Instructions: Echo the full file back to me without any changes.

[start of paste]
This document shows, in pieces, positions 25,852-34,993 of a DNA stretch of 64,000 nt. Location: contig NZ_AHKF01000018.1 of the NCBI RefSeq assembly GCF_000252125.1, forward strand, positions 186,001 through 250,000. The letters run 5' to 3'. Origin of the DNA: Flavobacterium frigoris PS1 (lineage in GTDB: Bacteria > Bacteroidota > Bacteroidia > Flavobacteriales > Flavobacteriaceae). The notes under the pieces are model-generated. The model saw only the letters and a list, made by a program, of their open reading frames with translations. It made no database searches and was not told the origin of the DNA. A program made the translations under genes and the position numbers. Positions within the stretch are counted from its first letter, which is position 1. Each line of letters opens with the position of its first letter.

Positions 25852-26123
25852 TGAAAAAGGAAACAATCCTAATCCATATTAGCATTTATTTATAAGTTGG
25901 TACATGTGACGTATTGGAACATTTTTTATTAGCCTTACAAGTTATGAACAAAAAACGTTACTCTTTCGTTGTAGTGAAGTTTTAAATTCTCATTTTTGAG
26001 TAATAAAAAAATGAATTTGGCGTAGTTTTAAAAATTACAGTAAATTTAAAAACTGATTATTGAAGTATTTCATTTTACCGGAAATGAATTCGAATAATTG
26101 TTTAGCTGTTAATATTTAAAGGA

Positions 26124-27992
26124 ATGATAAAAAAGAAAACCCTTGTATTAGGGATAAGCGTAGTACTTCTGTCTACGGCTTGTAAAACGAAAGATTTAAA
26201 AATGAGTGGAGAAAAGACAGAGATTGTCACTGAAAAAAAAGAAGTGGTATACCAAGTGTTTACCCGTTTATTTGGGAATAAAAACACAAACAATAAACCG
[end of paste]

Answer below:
This document shows, in pieces, positions 25,852-34,993 of a DNA stretch of 64,000 nt. Location: contig NZ_AHKF01000018.1 of the NCBI RefSeq assembly GCF_000252125.1, forward strand, positions 186,001 through 250,000. The letters run 5' to 3'. Origin of the DNA: Flavobacterium frigoris PS1 (lineage in GTDB: Bacteria > Bacteroidota > Bacteroidia > Flavobacteriales > Flavobacteriaceae). The notes under the pieces are model-generated. The model saw only the letters and a list, made by a program, of their open reading frames with translations. It made no database searches and was not told the origin of the DNA. A program made the translations under genes and the position numbers. Positions within the stretch are counted from its first letter, which is position 1. Each line of letters opens with the position of its first letter.

Positions 25852-26123
25852 TGAAAAAGGAAACAATCCTAATCCATATTAGCATTTATTTATAAGTTGG
25901 TACATGTGACGTATTGGAACATTTTTTATTAGCCTTACAAGTTATGAACAAAAAACGTTACTCTTTCGTTGTAGTGAAGTTTTAAATTCTCATTTTTGAG
26001 TAATAAAAAAATGAATTTGGCGTAGTTTTAAAAATTACAGTAAATTTAAAAACTGATTATTGAAGTATTTCATTTTACCGGAAATGAATTCGAATAATTG
26101 TTTAGCTGTTAATATTTAAAGGA

Positions 26124-27992
26124 ATGATAAAAAAGAAAACCCTTGTATTAGGGATAAGCGTAGTACTTCTGTCTACGGCTTGTAAAACGAAAGATTTAAA
26201 AATGAGTGGAGAAAAGACAGAGATTGTCACTGAAAAAAAAGAAGTGGTATACCAAGTGTTTACCCGTTTATTTGGGAATAAAAACACAAACAATAAACCG